“Perception is Real”

The seven-year-old hockey player struggles to stay on his skates.  This is his first year playing organized hockey and he is not quite used to all the heavy equipment.  Skating without falling is his biggest chore but with help and encouragement from his coach, he improves with each passing game.  His mother watches from the stands and shouts encouragement.  A busy schedule has kept his dad from almost every game and practice.  The youngster is determined to score a goal this year but for now, he must contend with following the play without falling down.  The ninth game into the season is an exciting one for him.  His dad is at the game.  He dreams of scoring a goal but has yet to even touch the puck with his hockey stick.  The first period ends and he didn’t fall once.  His mother cheers the effort; she has seen the improvement.  The second period saw him fall a couple of times but he rises to his feet in a split second.  Halfway through the third period the puck comes near him and with nervous excitement he races to the puck and gets to it.  He carries the puck for the very first time that sends his mother to her feet cheering.  He attempts a pass to a teammate that an opposing player intercepts and quickly skates down the ice and scores.  He doesn’t care; he just touched the puck for the first time and he passed it.  To the young player what happens after that is irrelevant.  He just handled the puck, made his first pass, and for the moment that was all that mattered to him.  That is all a seven-year-old hockey player in his first year needs to care about.

After the game during the ride home, he is still all smiles patiently waiting for Dad to comment on the great play he had made.  He really thought he did something spectacular.  Unable to conceal his excitement he asks his dad, “did you see the play I made tonight Dad?”  The response is not what the excited lad wanted to hear.  “Yeah, you blew it silly.  You passed it right to the other team and they scored,” joked Dad.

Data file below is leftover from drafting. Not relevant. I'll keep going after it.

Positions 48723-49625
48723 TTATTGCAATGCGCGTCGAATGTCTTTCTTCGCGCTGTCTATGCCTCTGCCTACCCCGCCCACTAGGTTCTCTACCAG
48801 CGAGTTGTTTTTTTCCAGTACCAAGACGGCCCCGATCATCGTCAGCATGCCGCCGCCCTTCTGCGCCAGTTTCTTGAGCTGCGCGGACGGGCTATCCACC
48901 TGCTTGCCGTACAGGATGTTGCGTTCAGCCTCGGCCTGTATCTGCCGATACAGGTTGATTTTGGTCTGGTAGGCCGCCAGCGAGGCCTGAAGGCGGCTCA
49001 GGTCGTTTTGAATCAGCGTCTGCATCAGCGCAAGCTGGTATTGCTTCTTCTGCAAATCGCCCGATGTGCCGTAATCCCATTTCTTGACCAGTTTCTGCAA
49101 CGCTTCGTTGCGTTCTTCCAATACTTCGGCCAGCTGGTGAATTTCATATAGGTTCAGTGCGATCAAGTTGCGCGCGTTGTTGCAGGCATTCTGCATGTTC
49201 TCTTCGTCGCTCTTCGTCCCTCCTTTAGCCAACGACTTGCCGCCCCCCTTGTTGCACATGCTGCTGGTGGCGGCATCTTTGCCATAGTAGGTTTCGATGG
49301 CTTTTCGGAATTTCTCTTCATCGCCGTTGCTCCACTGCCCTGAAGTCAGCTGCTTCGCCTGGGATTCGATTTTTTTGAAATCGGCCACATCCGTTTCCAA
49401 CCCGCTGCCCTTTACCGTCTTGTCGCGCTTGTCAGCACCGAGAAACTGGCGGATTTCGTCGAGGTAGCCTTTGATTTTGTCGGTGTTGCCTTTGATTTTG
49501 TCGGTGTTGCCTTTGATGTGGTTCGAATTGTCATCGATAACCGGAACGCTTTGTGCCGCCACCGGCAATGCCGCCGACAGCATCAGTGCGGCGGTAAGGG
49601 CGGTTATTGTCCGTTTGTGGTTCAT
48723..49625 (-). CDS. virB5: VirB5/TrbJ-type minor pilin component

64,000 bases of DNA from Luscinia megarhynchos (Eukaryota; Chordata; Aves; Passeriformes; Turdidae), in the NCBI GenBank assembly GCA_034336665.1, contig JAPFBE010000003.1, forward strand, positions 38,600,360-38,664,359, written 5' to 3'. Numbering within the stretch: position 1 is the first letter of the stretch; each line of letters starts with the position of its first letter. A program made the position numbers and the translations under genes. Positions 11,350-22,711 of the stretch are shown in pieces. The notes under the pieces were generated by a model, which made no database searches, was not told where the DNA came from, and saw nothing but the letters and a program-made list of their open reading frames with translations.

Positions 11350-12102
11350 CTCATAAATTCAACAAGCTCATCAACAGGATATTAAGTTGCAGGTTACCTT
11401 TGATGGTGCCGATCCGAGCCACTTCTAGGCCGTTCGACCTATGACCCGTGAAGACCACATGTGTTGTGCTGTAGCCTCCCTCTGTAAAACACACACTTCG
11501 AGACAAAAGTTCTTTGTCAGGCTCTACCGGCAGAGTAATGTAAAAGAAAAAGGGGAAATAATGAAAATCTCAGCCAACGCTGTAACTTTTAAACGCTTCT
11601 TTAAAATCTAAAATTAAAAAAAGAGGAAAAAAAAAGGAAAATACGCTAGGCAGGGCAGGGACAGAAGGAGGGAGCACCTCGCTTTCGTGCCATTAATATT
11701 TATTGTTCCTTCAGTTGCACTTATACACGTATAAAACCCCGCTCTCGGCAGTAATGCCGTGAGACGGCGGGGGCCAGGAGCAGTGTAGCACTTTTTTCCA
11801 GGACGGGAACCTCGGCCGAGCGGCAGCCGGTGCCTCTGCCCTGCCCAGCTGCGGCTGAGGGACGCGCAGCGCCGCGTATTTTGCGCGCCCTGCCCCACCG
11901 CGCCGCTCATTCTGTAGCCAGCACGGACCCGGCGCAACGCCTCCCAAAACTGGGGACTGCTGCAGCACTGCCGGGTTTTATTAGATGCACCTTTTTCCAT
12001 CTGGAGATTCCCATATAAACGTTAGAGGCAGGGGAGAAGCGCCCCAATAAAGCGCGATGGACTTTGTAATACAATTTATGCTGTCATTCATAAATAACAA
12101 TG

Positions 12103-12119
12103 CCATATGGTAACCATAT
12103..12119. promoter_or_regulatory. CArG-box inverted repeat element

Although his dad meant no harm, the seven-year-old became silent.  The way he perceived the play was real.  Of course, most adults see the play as a bad one, but remember this child could not even stand on his skates when the year began.  Perception is real.  The child thought he made a great play and his dad missed an opportunity to encourage his son.

Encouragement is a fundamental building block for self esteem, especially for the very young.  Even when older children make a mistake, they need encouragement not put-downs.  They know when they make a mistake and the last thing they need are the joking remarks from the adults in their life, especially from Mom and Dad.

In kids’ sports most children perceive everything they do as being fantastic and there is nothing wrong with that.  Seize the moment and understand the way children see things is important and your reaction will encourage them or it won’t.  Which is better?  Try to see things the way a child does and go from there.  A bad pass in a hockey game from a seven-year-old?  Nonsense.  They are learning and if your remarks are not encouraging them, leave them alone; they’re having fun.

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